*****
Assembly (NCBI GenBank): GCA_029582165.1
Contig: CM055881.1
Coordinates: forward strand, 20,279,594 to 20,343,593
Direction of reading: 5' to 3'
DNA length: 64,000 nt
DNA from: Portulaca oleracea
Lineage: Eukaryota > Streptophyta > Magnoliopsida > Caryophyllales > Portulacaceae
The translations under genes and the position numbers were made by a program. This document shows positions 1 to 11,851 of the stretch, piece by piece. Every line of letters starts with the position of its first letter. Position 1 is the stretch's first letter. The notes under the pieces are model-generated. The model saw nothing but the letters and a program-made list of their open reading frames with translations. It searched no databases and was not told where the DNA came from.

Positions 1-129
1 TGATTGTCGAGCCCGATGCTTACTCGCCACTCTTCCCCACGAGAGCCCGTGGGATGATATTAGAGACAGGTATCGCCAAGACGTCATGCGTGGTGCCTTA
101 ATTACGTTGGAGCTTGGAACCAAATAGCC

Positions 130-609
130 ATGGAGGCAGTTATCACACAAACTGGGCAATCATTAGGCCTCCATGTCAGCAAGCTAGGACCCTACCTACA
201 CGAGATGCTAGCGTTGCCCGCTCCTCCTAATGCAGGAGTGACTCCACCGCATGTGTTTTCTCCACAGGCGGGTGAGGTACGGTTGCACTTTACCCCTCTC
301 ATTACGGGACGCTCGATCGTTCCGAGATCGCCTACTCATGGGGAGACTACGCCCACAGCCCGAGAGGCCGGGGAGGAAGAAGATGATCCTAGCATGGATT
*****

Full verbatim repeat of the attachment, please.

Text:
Assembly (NCBI GenBank): GCA_029582165.1
Contig: CM055881.1
Coordinates: forward strand, 20,279,594 to 20,343,593
Direction of reading: 5' to 3'
DNA length: 64,000 nt
DNA from: Portulaca oleracea
Lineage: Eukaryota > Streptophyta > Magnoliopsida > Caryophyllales > Portulacaceae
The translations under genes and the position numbers were made by a program. This document shows positions 1 to 11,851 of the stretch, piece by piece. Every line of letters starts with the position of its first letter. Position 1 is the stretch's first letter. The notes under the pieces are model-generated. The model saw nothing but the letters and a program-made list of their open reading frames with translations. It searched no databases and was not told where the DNA came from.

Positions 1-129
1 TGATTGTCGAGCCCGATGCTTACTCGCCACTCTTCCCCACGAGAGCCCGTGGGATGATATTAGAGACAGGTATCGCCAAGACGTCATGCGTGGTGCCTTA
101 ATTACGTTGGAGCTTGGAACCAAATAGCC

Positions 130-609
130 ATGGAGGCAGTTATCACACAAACTGGGCAATCATTAGGCCTCCATGTCAGCAAGCTAGGACCCTACCTACA
201 CGAGATGCTAGCGTTGCCCGCTCCTCCTAATGCAGGAGTGACTCCACCGCATGTGTTTTCTCCACAGGCGGGTGAGGTACGGTTGCACTTTACCCCTCTC
301 ATTACGGGACGCTCGATCGTTCCGAGATCGCCTACTCATGGGGAGACTACGCCCACAGCCCGAGAGGCCGGGGAGGAAGAAGATGATCCTAGCATGGATT